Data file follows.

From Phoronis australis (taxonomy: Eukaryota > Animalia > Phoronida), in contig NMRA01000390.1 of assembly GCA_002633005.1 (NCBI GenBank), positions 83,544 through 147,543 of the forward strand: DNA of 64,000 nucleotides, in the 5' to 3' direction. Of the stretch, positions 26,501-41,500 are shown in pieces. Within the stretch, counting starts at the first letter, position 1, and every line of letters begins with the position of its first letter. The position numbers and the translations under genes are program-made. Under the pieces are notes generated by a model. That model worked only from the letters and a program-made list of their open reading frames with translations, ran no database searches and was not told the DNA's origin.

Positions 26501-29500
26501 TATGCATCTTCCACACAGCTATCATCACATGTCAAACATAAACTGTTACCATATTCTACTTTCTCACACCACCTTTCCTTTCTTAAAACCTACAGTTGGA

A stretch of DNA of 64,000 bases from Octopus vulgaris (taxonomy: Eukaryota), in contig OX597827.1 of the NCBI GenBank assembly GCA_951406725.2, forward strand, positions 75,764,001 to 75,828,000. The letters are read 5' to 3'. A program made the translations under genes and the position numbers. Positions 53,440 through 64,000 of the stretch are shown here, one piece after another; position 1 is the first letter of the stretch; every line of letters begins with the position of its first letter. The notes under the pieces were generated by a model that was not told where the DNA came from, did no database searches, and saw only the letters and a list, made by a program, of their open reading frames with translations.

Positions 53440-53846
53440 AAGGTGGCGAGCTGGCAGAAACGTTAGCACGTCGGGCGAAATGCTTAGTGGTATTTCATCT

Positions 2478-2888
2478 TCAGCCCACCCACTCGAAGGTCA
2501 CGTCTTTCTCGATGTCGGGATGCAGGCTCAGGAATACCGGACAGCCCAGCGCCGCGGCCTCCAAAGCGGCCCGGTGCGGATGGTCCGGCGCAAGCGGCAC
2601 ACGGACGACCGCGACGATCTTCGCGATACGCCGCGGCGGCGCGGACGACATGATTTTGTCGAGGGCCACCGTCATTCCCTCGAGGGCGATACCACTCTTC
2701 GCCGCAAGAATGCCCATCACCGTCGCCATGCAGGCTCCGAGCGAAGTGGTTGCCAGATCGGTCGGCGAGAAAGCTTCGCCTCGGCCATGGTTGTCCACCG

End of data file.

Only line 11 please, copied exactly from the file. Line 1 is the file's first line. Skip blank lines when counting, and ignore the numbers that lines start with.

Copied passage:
2701 GCCGCAAGAATGCCCATCACCGTCGCCATGCAGGCTCCGAGCGAAGTGGTTGCCAGATCGGTCGGCGAGAAAGCTTCGCCTCGGCCATGGTTGTCCACCG